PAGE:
Seized and activated by our Marines a year earlier, the base, which had been an old French outpost, was a staging area for forward patrols and was a potential launch point for future operations to cut the Ho Chi Minh Trail in Laos. The battle began with a brisk firefight involving the 3rd Bn, 26th Marines and a North Vietnamese battalion entrenched northwest of the base. The next day North Vietnamese forces overran the village of Khe Sanh and their long-range artillery opened fire on the base itself, hitting its main ammunition dump and detonating 1,500 tons of explosives.
An incessant barrage kept Khe Sanh’s Marine defenders pinned down in their trenches and bunkers. Because the base had to be resupplied by air, our high command was reluctant to put in any more troops and planned for massive artillery and air strikes. During the 66-day siege, US planes, dropping 5,000 bombs daily. The relief of Khe Sanh, called Operation Pegasus, began in early April as the 1st Cavalry (Airmobile) and a South Vietnamese battalion approached the base from the east and south, while the Marines pushed westward to re-open Route 9.
The siege was finally lifted on 6 April when the cavalrymen linked up with the Marines south of the airstrip. In a final clash a week later, the Marines drove enemy forces from Hill 881 North. Gen. William Westmoreland, commander of the US Military Assistance Command, contended that Khe Sanh played a vital blocking role at the western end of the DMZ, and asserted that if the base had fallen, North Vietnamese forces could have outflanked Marine defenses along the buffer zone.
It was a costly battle for both sides. The official casualty count was 205 Marines killed and over 1,600 wounded. Our headquarters estimated that the North Vietnamese lost between 10,000 and 15,000 men in the fighting.
On 23 Jan 1968, the US intelligence-gathering ship Pueblo was seized by North Korean naval vessels and charged with spying and violating North Korean territorial waters. Negotiations to free the 83-man crew dragged on for nearly a year, damaging the credibility of and confidence in the foreign policy of President Lyndon Johnson.
The capture of the ship and internment of its crew by North Korea was loudly protested by the US. Our government vehemently denied that North Korea’s territorial waters had been violated and argued the ship was merely performing routine intelligence gathering duties in the Sea of Japan. Some US officials believed the seizure was part of a larger communist-bloc offensive, since exactly one week later, communist forces in South Vietnam launched the Tet Offensive, the largest attack of the Vietnam War. The Johnson administration took a restrained stance toward the incident. Fully occupied with the Tet Offensive, Johnson resorted to quieter diplomatic efforts to resolve the crisis in North Korea.
In December 1968, the commander of the Pueblo, Capt. Lloyd Bucher, grudgingly signed a confession indicating that his ship was spying on North Korea prior to its capture. With this propaganda victory in hand, the North Koreans turned the crew and captain over to the US.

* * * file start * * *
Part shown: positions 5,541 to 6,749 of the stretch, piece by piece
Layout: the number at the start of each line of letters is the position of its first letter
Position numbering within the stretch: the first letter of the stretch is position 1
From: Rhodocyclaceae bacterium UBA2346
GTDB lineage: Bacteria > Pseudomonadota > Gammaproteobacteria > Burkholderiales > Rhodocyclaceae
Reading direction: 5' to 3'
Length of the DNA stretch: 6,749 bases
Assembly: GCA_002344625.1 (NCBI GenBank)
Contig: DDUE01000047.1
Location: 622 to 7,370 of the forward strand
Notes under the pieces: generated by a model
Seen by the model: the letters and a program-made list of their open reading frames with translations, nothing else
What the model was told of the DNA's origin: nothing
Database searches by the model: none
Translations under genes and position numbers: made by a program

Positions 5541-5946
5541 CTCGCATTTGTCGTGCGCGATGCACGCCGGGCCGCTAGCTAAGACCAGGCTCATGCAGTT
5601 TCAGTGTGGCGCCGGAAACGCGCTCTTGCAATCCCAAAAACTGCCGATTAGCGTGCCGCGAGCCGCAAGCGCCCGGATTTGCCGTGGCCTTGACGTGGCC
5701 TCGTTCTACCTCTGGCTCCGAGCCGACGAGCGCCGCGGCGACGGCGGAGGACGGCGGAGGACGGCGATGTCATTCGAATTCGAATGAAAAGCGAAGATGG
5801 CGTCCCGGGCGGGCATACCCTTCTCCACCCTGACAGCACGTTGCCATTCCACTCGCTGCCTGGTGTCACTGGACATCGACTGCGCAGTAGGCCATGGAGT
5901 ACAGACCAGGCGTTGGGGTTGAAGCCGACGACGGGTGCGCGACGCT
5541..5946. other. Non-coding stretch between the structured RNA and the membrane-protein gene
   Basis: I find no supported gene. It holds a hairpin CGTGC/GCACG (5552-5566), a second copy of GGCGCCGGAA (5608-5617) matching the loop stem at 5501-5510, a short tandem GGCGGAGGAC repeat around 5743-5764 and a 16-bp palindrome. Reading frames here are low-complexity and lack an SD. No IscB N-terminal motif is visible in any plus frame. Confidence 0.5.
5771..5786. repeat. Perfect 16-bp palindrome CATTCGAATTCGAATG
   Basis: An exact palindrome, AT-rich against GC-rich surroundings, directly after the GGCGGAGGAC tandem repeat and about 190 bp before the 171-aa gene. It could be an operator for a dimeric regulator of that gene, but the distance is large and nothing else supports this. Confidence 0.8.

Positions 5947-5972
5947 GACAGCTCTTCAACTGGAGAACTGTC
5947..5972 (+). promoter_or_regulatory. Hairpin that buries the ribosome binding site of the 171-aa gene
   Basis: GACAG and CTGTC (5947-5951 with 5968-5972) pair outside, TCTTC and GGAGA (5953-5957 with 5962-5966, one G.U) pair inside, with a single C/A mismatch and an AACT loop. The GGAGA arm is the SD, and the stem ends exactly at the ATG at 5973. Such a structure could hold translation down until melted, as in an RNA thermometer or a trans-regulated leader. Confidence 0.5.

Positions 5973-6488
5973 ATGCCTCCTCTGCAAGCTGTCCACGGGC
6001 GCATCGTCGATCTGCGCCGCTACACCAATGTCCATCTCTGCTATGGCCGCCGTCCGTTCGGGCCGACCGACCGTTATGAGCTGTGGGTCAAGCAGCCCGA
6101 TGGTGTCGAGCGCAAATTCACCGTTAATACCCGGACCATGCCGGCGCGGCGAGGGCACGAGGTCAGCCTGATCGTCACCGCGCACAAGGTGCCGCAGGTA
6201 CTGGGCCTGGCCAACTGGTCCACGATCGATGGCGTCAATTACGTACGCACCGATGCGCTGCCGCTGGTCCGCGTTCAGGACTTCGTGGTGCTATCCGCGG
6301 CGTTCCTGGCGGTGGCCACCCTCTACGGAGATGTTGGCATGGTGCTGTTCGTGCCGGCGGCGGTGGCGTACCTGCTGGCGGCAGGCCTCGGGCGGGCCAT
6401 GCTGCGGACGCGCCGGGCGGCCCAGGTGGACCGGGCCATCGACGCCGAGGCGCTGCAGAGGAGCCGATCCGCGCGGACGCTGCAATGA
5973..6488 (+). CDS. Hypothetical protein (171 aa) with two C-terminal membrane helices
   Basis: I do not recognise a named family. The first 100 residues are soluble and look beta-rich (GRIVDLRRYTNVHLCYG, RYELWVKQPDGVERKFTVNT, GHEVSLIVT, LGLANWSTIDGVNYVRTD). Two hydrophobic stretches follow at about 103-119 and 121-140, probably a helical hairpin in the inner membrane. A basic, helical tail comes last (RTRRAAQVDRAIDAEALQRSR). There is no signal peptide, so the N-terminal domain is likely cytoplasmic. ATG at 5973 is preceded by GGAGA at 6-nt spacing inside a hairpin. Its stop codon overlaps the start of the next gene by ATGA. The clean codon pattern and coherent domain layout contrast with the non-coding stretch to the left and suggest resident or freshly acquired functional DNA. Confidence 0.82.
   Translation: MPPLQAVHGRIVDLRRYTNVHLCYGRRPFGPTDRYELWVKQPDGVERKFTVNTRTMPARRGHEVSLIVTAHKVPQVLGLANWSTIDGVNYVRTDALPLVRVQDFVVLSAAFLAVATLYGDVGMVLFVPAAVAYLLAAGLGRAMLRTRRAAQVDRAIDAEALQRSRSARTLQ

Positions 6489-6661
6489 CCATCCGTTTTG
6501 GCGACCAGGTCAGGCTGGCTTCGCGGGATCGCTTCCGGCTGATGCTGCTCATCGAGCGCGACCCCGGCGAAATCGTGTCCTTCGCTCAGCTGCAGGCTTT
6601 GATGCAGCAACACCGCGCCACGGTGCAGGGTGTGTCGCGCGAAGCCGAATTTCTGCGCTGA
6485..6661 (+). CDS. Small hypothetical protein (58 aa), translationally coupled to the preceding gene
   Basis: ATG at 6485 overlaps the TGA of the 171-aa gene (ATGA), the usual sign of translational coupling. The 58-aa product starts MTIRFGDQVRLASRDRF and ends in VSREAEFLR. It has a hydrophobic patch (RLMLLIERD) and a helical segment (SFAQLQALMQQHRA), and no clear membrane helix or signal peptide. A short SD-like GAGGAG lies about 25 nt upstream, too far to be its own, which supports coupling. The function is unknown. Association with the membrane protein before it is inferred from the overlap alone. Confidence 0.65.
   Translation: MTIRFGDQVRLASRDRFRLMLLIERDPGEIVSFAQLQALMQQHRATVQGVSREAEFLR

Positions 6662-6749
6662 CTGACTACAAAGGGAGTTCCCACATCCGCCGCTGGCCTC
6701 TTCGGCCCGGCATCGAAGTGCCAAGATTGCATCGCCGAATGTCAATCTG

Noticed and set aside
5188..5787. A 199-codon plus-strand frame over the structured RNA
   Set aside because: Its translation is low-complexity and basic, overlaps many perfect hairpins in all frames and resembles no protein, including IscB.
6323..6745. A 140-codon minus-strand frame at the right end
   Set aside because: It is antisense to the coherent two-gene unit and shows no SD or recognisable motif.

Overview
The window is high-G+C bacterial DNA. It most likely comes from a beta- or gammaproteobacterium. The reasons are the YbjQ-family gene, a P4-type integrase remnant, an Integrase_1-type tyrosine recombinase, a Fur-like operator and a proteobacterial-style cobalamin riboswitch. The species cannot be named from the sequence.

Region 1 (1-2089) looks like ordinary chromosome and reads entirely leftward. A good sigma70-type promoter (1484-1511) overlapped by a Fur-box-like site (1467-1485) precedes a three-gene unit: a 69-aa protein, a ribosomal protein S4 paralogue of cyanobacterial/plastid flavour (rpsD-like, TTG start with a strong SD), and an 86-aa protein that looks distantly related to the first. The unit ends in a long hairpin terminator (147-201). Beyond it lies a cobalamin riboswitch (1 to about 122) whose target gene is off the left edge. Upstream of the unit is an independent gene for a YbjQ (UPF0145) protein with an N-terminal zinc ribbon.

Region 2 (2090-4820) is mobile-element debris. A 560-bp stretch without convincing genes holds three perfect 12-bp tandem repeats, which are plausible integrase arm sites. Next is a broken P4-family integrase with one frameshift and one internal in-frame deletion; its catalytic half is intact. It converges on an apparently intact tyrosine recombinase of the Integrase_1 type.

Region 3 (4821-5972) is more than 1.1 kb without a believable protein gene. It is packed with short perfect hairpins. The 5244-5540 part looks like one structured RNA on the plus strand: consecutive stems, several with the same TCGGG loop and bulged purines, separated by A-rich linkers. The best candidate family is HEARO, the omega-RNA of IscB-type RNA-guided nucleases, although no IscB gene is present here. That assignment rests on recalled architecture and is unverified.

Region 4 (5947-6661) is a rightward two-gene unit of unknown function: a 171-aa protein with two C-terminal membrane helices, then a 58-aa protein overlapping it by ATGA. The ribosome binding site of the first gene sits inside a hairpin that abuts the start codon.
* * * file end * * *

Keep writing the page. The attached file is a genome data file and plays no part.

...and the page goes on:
The Pueblo incident was a blow to the Johnson administration’s credibility, as the president seemed powerless to free the captured crew and ship. The crew’s reports about their horrific treatment at the hands of the North Koreans during their 11 months in captivity further incensed
American citizens, many of whom believed that Johnson should have taken more aggressive action to free the captive Americans.
On 30 Jan 1968, during the Vietnam War, in coordinated attacks all across South Vietnam, communist forces launched their largest offensive of the Vietnam War against South Vietnamese and US troops.
Dozens of cities, towns, and military bases–including the US embassy in Saigon–were attacked. The massive offensive was not a military success for the communists, but its size & intensity shook the confidence of many Americans who were led to believe, by President Lyndon Johnson, that the war would shortly be coming to a successful close.
On 30 Jan 1968-during the Tet holiday cease-fire in South Vietnam–an estimated 80,000 troops of the North Vietnamese Army & National Liberation Front attacked cities and military establishments throughout South Vietnam. The most spectacular episode occurred when a group of NLF commandos blasted through the wall surrounding the American embassy in Saigon and unsuccessfully attempted to seize the embassy building. Most of the attacks were turned back, with the communist forces suffering heavy losses.
Battles continued to rage throughout the country for weeks–the fight to reclaim the city of Hue from communist troops was particularly destructive. American & South Vietnamese forces lost over 3,000 men during the offensive. Estimates for communist losses ran as high as 40,000.
While the communists did not succeed militarily, the impact of the Tet Offensive on public opinion in the US was significant. The American people, who had been told a few months earlier that the war was successful & that US troops might soon be allowed withdraw, were stunned to see fighting taking place on the grounds of the US embassy.
In the wake of the Tet Offensive, support for the US effort in Vietnam began steadily to decline, and public opinion turned sharply against President Johnson, who decided not to run for re-election.